waiting in the wrong house for salvation to come

“He entered Jericho and was passing through it.  A man was there named Zacchaeus; he was a chief tax collector and was rich.  He was trying to see who Jesus was, but on account of the crowd he could not, because he was short in stature.  So he ran ahead and climbed a sycamore tree to see him, because he was going to pass that way.  When Jesus came to the place, he looked up and said to him, “Zacchaeus, hurry and come down; for I must stay at your house today.”  So he hurried down and was happy to welcome him.  All who saw it began to grumble and said, “He has gone to be the guest of one who is a sinner.”  Zacchaeus stood there and said to the Lord, “Look, half of my possessions, Lord, I will give to the poor; and if I have defrauded anyone of anything, I will pay back four times as much.”  Then Jesus said to him, “Today salvation has come to this house, because he too is a son of Abraham.  For the Son of Man came to seek out and to save the lost.”  Luke 19:1-10

When I read this passage I am reminded of a brilliant sermon Mere preached for her senior sermon at Austin Seminary.  She beautifully exposed the overwhelming transformational nature of Jesus the Christ and those that dare venture anywhere near him.

 

I also giggle a bit as I am reminded of the exegetical material that offered the Zacchaeus was a “wee little” man indeed. Somewhere in the back of some dusty book I found something that claimed or suggested that the short part in the passage describes his member [penis for the adults in the room].  Another place suggested that Jesus was the short one surrounded by this massive crowd and Zacchaeus had to climb a tree to see the savior of All.

 

I am drawn to the rapid response to The Christ’s call by Zacchaeus.  Jesus tells Zacchaeus that he will be dinning at his house with him and he agrees.  Many people that were surrounding Jesus started to bitch about where Jesus was going to eat lunch.  Jesus backhands them with silence [according to Luke, where no response from Jesus is given until after the meal and Zacchaeus’ response happens].

 

Zacchaeus is moved by the tangible relationship that he and Jesus now have.  Zacchaeus is hungry for something more than what he has experienced.  Jesus responds to Zacchaeus’ hunger and inspires Zacchaeus to make a life changing decision.  Zacchaeus redefines himself all together.

 

I love the tangible relationship idea.  How many times have I found myself wondering aloud about the better my life would be if I had “this” or “that” in my life.  The tangible witness to better lay fast asleep in my thoughts to be replaced by the reality that my hope for better is rooted in a commercial idealism brought to you by years embedded within a consumer, material culture.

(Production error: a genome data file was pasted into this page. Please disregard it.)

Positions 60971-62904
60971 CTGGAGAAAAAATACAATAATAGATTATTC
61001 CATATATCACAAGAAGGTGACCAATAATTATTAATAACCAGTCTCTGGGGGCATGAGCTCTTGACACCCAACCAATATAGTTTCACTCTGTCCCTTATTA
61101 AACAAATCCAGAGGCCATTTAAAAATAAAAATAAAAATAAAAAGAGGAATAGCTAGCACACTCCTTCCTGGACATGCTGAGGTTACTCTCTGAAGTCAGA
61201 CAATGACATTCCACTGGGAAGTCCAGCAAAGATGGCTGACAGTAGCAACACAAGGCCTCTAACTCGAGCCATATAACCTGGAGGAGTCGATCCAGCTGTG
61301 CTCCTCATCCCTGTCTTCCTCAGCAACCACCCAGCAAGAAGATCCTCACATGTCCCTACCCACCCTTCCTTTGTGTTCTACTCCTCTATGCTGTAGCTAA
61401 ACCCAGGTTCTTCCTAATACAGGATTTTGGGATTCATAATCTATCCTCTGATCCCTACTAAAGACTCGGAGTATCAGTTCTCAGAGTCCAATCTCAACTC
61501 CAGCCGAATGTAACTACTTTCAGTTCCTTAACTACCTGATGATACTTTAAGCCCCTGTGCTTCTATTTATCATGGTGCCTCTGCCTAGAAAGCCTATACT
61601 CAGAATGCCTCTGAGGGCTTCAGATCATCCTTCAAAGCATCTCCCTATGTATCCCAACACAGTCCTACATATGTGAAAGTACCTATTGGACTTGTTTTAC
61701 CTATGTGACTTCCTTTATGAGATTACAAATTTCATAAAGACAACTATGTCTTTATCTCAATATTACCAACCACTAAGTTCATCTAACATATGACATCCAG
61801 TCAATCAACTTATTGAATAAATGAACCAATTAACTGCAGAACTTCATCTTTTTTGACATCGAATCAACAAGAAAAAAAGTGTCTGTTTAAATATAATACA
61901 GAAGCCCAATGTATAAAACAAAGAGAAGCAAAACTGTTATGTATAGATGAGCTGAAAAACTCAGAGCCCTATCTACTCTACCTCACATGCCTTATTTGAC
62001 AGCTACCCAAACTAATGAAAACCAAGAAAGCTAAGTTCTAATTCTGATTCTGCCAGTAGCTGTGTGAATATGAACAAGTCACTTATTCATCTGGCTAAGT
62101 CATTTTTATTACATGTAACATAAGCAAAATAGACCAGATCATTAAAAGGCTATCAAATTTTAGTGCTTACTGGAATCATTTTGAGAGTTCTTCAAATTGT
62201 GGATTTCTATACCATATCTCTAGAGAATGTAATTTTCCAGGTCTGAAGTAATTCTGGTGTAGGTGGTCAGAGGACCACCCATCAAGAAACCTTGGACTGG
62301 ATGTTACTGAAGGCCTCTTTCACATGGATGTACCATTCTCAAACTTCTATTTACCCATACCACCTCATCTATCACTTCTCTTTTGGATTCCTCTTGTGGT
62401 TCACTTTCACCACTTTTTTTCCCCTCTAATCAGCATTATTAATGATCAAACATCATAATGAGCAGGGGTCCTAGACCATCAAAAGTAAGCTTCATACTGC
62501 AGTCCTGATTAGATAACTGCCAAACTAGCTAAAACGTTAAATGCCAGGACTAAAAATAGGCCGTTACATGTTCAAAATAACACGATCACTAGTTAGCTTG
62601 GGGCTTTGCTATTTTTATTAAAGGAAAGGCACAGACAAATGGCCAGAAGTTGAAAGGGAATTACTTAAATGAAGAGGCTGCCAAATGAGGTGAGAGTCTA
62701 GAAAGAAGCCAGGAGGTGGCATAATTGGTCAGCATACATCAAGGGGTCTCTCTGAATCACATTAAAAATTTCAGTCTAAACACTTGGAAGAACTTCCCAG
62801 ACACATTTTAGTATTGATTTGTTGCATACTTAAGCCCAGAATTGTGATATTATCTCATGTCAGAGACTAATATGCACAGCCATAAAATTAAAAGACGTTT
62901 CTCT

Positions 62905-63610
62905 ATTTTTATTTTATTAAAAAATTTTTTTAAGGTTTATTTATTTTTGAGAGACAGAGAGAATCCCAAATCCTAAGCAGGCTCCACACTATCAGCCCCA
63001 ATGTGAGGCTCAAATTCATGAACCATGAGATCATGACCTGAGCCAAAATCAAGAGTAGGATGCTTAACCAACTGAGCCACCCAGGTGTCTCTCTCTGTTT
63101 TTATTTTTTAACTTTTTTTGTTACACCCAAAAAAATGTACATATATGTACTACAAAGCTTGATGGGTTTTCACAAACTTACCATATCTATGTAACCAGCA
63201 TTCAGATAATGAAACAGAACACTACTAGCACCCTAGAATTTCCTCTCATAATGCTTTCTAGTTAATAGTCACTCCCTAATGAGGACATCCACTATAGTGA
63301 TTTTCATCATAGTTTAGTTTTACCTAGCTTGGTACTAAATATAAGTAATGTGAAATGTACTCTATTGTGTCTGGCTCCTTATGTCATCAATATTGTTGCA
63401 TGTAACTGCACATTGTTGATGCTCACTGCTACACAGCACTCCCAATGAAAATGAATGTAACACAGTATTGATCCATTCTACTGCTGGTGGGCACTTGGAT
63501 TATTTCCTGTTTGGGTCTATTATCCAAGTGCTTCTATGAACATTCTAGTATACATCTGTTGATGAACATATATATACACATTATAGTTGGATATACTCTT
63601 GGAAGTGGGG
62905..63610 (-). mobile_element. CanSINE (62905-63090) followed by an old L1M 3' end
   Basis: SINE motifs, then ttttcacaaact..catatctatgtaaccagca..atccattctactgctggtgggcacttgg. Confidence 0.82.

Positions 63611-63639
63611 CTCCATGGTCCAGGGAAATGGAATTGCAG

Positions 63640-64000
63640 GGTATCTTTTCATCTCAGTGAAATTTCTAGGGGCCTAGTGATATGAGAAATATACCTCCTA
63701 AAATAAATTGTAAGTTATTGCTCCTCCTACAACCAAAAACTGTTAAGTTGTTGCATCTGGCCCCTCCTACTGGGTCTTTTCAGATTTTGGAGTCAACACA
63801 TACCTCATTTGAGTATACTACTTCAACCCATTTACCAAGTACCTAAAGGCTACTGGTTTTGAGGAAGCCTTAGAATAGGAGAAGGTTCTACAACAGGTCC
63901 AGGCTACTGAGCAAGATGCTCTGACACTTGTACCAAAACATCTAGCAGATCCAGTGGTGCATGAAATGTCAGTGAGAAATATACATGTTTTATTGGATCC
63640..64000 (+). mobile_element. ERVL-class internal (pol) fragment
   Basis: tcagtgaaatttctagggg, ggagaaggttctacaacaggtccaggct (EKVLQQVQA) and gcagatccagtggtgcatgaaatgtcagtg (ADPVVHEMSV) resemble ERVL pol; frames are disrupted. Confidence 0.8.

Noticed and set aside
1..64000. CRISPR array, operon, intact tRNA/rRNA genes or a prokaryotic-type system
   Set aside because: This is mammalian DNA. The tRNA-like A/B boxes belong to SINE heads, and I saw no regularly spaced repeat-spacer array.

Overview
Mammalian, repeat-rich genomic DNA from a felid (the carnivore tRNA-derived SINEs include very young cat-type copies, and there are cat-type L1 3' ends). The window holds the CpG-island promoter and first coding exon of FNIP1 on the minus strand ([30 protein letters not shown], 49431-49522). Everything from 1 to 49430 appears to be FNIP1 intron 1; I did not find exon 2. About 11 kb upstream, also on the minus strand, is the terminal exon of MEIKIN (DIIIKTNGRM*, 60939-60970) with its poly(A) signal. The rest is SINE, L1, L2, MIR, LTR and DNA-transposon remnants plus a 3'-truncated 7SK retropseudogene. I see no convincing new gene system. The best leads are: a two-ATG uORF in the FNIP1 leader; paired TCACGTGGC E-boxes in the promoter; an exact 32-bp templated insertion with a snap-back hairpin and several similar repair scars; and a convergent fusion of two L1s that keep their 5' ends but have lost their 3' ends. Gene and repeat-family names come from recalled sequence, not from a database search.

Is this the freedom that Jesus’ relation ship offers Zacchaeus?  Zacchaeus was also stuck in the ass end of material culture.  He was a tax collector and was hell bent on wealth and consumption.  He built his life upon the backs of others.  So to have I built the comfortable cocoon I live in upon the backs of most developing nations.  I enjoy the “good things” of life at the expense of others.  Why have I not responded to the tangible relationship that I have been offered in Jesus the Christ? 

 

This is a bit hard to swallow…I wish I had a better answer for you.  I fail, major fail in the transforming of my life.  I placate the hunger for more with a phucking article on Zacchaeus & Jesus rather than giving away 4 times as much as I stole.  No wonder I will be roasting mallows in Hades…I am an a$$hole. 

 

God help me.  I have been waiting in the wrong house for salvation to come.  What is the address of Zac’s place?

2 thoughts on “waiting in the wrong house for salvation to come

  1. fvllepastor says:

    Your thoughts echo my thoughts of the past couple weeks. That I may (eventually?) accept the offer of courage and conviction from the Savior to wake up from the comfortable stupor of a bed I’ve crawled into, and walk into the world…

  2. MightyMere says:

    The good news is that there is no “right” or “wrong” house; rather, it’s the presence of Jesus that is transformative.

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